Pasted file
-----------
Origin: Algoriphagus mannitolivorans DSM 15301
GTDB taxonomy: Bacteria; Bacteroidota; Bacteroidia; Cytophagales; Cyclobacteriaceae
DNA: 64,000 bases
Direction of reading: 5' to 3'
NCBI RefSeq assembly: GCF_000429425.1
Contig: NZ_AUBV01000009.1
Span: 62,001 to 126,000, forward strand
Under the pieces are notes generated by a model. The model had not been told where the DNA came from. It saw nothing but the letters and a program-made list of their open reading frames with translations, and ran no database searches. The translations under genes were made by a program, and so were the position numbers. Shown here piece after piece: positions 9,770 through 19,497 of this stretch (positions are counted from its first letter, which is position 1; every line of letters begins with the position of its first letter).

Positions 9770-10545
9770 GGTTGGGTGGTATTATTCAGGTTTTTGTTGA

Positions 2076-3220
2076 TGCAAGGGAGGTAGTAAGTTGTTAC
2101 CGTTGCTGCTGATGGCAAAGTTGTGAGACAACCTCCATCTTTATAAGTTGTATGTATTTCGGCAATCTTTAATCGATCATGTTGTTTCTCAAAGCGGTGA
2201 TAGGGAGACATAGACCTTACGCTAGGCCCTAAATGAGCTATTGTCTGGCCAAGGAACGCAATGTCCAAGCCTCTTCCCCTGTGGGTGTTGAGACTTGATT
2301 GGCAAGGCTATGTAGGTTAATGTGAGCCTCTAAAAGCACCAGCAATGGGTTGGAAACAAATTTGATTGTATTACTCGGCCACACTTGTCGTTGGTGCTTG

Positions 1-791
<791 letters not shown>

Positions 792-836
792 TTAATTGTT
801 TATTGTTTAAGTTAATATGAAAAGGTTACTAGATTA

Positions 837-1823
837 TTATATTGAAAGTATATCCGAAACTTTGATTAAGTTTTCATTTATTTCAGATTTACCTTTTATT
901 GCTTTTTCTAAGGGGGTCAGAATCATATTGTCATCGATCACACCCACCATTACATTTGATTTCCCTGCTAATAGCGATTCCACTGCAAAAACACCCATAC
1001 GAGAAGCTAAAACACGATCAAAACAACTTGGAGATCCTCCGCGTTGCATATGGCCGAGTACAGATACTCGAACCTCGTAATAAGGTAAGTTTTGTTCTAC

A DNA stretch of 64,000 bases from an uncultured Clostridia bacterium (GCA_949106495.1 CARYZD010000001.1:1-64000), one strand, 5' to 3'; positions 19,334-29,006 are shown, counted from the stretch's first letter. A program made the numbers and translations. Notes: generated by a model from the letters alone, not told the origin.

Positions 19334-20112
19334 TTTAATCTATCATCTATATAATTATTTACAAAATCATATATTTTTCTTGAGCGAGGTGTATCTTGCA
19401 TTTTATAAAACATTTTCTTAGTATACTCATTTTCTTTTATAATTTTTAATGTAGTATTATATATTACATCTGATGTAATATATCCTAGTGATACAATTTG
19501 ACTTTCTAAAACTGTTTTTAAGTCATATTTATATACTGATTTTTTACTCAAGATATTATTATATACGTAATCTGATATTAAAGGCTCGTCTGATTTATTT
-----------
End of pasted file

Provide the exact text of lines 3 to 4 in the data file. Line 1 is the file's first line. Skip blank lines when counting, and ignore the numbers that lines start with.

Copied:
DNA: 64,000 bases
Direction of reading: 5' to 3'